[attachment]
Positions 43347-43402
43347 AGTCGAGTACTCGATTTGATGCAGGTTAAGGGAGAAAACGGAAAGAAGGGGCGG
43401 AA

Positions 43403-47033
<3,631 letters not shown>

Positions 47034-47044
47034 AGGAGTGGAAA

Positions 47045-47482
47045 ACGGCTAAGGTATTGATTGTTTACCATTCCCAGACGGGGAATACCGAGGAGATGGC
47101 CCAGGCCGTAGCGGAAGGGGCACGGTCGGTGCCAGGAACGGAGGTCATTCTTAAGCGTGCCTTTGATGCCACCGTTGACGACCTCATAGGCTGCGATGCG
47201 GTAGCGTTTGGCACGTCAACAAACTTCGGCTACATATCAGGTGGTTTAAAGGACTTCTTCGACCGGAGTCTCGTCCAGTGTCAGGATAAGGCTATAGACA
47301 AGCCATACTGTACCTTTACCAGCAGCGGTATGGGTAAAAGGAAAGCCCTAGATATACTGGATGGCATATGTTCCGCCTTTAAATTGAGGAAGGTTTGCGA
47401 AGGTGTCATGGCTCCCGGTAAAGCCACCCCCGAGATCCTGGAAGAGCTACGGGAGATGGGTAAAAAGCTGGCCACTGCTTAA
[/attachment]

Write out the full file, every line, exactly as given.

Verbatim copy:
Positions 43347-43402
43347 AGTCGAGTACTCGATTTGATGCAGGTTAAGGGAGAAAACGGAAAGAAGGGGCGG
43401 AA

Positions 43403-47033
<3,631 letters not shown>

Positions 47034-47044
47034 AGGAGTGGAAA

Positions 47045-47482
47045 ACGGCTAAGGTATTGATTGTTTACCATTCCCAGACGGGGAATACCGAGGAGATGGC
47101 CCAGGCCGTAGCGGAAGGGGCACGGTCGGTGCCAGGAACGGAGGTCATTCTTAAGCGTGCCTTTGATGCCACCGTTGACGACCTCATAGGCTGCGATGCG
47201 GTAGCGTTTGGCACGTCAACAAACTTCGGCTACATATCAGGTGGTTTAAAGGACTTCTTCGACCGGAGTCTCGTCCAGTGTCAGGATAAGGCTATAGACA
47301 AGCCATACTGTACCTTTACCAGCAGCGGTATGGGTAAAAGGAAAGCCCTAGATATACTGGATGGCATATGTTCCGCCTTTAAATTGAGGAAGGTTTGCGA
47401 AGGTGTCATGGCTCCCGGTAAAGCCACCCCCGAGATCCTGGAAGAGCTACGGGAGATGGGTAAAAAGCTGGCCACTGCTTAA